Tuesday, 13 December 2016
EcoSask News, December 13, 2016
Buffalo Pound Water: Is There Enough, Dec. 14 (Pense)
Wascana Upper Qu’Appelle Valley Watershed Association Taking Responsibility (WUQWATR) is hosting a discussion about the demands on the Buffalo Pound Lake water supply at 7 pm, Dec. 14, in Pense.
Transboundary Grasslands Workshop, Jan. 11-13 (Swift Current)
A Transboundary Grasslands Workshop will be held from Jan. 11-13 in Swift Current and will focus on developing transboundary capacity for community-based prairie conservation.
Native Plants in a Working Landscape, Jan. 27-28 (Saskatoon)
The Native Plant Society of Saskatchewan’s annual general meeting and conference will be held at Wanuskewin Heritage Park in Saskatoon on January 27-28, 2017. This year's theme is Native Plants in a Working Landscape and will feature a keynote presentation on bog and fen restoration.
Below Zero, Feb. 4 (Regina)
Join SaskOutdoors for a day of outdoor winter adventures on Feb. 4 and come away with a manual with 46 lesson plans that can be adapted to help you take kids outdoors in winter.
High Performance Buildings, Feb. 18 (Saskatoon)
Passive House Canada is offering a one-day workshop on Building Enclosures for High Performance Buildings in Saskatoon on Feb. 18.
A full list of upcoming events can be found on the EcoFriendly Sask Calendar
If Google Leads, Will Saskatchewan Follow?
Google's data centers are 50% more energy efficient than the industry average, and they’re set to reach 100% renewable in 2017. They are the world’s largest corporate buyer of renewable energy. When will the Government of Saskatchewan recognize that the future is renewable?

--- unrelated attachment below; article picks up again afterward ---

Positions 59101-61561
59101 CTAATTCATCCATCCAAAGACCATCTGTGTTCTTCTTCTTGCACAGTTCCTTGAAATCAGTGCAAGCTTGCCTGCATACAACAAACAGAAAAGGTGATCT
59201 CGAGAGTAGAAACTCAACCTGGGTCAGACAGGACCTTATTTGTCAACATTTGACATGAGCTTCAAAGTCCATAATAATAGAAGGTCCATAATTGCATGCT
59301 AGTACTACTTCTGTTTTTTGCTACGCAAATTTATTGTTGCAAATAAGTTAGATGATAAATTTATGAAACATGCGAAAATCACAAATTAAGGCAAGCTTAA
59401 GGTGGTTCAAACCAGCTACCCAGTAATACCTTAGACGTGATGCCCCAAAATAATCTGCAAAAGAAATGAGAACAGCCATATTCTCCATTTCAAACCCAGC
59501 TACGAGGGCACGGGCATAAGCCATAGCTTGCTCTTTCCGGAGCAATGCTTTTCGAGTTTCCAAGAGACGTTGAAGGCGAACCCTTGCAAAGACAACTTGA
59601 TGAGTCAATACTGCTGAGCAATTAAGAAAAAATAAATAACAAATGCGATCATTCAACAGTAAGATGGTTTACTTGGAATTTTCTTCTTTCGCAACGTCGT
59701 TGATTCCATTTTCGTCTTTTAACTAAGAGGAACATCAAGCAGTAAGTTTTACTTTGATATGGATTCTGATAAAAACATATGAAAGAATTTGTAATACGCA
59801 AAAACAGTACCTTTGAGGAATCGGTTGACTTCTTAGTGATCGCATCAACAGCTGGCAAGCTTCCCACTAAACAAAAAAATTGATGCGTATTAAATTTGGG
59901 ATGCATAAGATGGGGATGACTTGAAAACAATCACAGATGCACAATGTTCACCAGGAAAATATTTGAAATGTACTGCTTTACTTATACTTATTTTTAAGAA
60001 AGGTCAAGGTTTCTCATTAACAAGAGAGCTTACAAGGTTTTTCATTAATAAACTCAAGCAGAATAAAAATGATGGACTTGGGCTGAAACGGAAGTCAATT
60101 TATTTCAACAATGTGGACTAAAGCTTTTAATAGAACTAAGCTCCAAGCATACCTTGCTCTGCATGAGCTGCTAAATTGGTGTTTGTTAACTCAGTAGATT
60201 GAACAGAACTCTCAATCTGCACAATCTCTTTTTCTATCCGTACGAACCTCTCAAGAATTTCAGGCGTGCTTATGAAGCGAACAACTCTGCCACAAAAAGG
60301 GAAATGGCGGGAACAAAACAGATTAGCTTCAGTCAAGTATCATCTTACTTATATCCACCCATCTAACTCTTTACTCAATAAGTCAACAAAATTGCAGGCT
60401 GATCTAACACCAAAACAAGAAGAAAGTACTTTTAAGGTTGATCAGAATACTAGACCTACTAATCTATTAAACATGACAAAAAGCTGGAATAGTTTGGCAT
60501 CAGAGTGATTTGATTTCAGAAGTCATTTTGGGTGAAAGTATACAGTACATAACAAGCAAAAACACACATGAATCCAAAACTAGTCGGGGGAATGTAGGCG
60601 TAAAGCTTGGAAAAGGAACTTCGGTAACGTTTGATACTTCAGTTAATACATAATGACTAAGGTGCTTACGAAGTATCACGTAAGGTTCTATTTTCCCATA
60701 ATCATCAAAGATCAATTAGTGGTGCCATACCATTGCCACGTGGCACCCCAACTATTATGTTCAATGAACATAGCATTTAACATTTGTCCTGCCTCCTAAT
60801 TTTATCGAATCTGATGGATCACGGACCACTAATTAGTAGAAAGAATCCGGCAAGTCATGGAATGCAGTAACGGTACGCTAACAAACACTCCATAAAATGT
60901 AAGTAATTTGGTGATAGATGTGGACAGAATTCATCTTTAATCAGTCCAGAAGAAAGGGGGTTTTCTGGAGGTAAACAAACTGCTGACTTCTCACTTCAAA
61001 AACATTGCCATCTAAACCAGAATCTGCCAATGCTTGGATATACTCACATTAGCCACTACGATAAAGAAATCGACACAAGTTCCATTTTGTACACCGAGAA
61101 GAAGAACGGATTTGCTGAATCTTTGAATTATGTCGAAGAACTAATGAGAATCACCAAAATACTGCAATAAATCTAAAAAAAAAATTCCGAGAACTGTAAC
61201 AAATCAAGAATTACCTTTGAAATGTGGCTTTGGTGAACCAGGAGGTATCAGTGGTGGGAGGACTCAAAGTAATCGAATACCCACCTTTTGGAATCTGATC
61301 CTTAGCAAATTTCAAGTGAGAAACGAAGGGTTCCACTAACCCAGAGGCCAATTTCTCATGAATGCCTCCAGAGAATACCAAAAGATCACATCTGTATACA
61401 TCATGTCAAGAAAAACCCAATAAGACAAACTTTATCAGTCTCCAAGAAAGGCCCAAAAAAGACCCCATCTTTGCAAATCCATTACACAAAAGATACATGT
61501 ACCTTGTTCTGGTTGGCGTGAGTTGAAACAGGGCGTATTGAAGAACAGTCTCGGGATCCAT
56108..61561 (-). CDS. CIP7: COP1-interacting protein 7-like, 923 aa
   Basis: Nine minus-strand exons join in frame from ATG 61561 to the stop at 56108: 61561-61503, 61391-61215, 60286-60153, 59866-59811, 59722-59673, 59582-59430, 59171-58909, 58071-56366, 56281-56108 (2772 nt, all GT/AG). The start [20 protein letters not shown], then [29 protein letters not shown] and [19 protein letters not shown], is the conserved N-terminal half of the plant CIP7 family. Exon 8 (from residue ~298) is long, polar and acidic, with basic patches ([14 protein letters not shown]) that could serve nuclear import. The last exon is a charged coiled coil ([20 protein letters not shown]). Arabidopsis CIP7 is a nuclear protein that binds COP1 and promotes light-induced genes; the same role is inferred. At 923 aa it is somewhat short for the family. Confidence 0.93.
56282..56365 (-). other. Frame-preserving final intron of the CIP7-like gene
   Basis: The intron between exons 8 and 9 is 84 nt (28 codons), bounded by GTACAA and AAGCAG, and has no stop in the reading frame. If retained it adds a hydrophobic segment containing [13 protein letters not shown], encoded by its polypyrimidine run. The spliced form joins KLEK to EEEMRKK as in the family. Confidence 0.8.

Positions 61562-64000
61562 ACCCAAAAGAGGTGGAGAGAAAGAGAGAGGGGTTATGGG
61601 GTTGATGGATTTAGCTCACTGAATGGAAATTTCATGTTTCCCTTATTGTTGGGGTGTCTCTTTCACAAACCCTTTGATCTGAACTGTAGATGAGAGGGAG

Hope for the Future
John Thackara says, “To people who fear that there no escape from an economy that devours nature in the name of endless growth, I argue that another world is not just possible – it is already happening. I know this to be true because I’ve spent 30 years traveling in search of stories about people tackling timeless needs in new ways: restoring the land, sharing water, making homes, growing food, designing clothes, journeying, and caring for each other. Some of these activities can sound unfamiliar – for example soil restorers, or river keepers, or social farmers. But the people I meet are not super-heroes. They are regular people doing inspiring work in these strange times. That said, I do emphasize the power of small actions to transform the bigger picture – especially when their efforts are connected together in networks like food commons, or social farming, or fibersheds.”
Controlling the Avalanche of Disposable Cups
UK coffee shops hand out 7 million paper cups/day - only 1/400 is recycled. What's the solution?
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